Oh, and then there was the time it was almost perfectly correlated with the Shanghai Stock Exchange. And yet the report makes this rather brave claim:

The right fine wine investment can be a very defensive holding as it has the capacity to remain stable under difficult economic conditions. Additionally, it has the advantage of not necessarily following the general trend of lagging behind the rest of the market during economic expansion because demand is consistently strong.

Consistently strong? During economic expansion, yes. But investors want to know about what happens when the opposite is true. What happens during an economic recession? What happens when the economy isn’t doing so well and conditions deteriorate? In the case of China, the buyers stop buying.

And then there is the market correlation everyone seems to have forgotten. Crude oil. Two economists at the International Monetary Fund were studying the factors that drive commodity prices upward and found that fine wine has a strong correlation with the price of oil.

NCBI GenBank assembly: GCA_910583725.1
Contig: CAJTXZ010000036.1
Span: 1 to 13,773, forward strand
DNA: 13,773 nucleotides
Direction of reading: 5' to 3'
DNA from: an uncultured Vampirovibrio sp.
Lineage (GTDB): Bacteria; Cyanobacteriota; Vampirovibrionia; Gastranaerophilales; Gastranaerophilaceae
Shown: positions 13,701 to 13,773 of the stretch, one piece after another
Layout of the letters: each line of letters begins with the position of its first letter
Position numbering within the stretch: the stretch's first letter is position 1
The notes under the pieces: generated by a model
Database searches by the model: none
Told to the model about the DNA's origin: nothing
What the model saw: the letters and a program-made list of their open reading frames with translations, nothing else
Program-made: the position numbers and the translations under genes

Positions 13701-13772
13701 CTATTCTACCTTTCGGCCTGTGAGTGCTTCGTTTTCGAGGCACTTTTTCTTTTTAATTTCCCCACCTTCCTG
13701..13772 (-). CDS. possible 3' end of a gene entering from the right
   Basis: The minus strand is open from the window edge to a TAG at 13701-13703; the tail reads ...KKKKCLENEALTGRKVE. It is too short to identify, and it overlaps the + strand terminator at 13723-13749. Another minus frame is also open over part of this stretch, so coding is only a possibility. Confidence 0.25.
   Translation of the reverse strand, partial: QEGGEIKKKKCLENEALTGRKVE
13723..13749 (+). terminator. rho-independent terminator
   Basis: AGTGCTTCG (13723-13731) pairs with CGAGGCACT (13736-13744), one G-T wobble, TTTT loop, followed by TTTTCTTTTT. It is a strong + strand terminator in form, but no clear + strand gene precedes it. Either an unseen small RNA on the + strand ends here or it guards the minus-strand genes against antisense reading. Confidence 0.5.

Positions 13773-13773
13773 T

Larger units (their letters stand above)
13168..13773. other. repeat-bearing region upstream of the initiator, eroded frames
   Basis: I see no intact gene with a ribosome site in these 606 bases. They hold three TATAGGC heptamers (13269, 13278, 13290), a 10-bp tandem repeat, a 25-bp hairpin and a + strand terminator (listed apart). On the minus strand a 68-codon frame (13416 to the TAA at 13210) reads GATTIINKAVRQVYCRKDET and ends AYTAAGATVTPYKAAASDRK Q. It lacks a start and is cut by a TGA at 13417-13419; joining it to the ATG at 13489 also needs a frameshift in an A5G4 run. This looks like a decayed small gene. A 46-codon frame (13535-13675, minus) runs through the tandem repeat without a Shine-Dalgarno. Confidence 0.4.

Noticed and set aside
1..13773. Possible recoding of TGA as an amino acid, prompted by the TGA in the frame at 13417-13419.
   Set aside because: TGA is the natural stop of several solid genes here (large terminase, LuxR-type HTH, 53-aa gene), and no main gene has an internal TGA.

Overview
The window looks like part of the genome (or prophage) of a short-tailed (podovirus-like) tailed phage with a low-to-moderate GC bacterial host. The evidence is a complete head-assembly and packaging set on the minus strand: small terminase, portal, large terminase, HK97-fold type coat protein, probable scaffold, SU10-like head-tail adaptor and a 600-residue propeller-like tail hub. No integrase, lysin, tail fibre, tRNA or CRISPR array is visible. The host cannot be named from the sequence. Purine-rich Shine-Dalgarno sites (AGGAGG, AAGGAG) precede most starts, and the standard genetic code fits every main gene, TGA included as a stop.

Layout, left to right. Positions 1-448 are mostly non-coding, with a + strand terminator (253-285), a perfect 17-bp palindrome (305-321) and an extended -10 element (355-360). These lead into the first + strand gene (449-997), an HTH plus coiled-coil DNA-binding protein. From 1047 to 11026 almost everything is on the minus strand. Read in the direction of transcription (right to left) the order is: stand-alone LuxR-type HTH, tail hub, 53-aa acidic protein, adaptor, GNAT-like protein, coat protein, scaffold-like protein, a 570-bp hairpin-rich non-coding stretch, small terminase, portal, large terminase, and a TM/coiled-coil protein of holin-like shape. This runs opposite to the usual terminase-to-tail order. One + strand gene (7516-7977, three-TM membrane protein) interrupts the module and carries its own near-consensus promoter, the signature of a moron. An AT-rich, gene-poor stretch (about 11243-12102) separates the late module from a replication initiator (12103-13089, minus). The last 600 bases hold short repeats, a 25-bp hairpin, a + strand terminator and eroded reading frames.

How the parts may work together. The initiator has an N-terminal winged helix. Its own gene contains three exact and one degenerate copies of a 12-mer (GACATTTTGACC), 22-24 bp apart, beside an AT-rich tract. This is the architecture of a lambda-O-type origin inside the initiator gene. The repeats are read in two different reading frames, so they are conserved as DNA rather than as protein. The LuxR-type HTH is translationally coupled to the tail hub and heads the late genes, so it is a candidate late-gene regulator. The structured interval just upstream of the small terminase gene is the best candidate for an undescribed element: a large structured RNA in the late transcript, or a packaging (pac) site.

Our results suggest that although fine wine can be considered as an investable asset, its behaviour is not significantly different than other commodities and therefore may fail to enhance portfolio diversification.

Fine wine prices are sensitive to macroeconomic shocks, just like crude oil and other commodity prices.

Serhan Cevik and Tahsin Saadi Sedik
International Monetary Fund


Not all is bad about this report, despite my critical statements. It does highlight the risks associated with investing in wine and it makes mention of the costs and expertise required to make informed decisions and ensure correct storage. I applaud the authors for discussing the downside to wine investment. My concern, however, is that it has not paid enough attention to the risks associated with fine wine and has downplayed the effect that global market and economic events can have on consumption and pricing. In the past, the small and relatively closed world of wine investment was sheltered somewhat from global events. This is no longer the case as more investors enter the market and globalisation takes hold.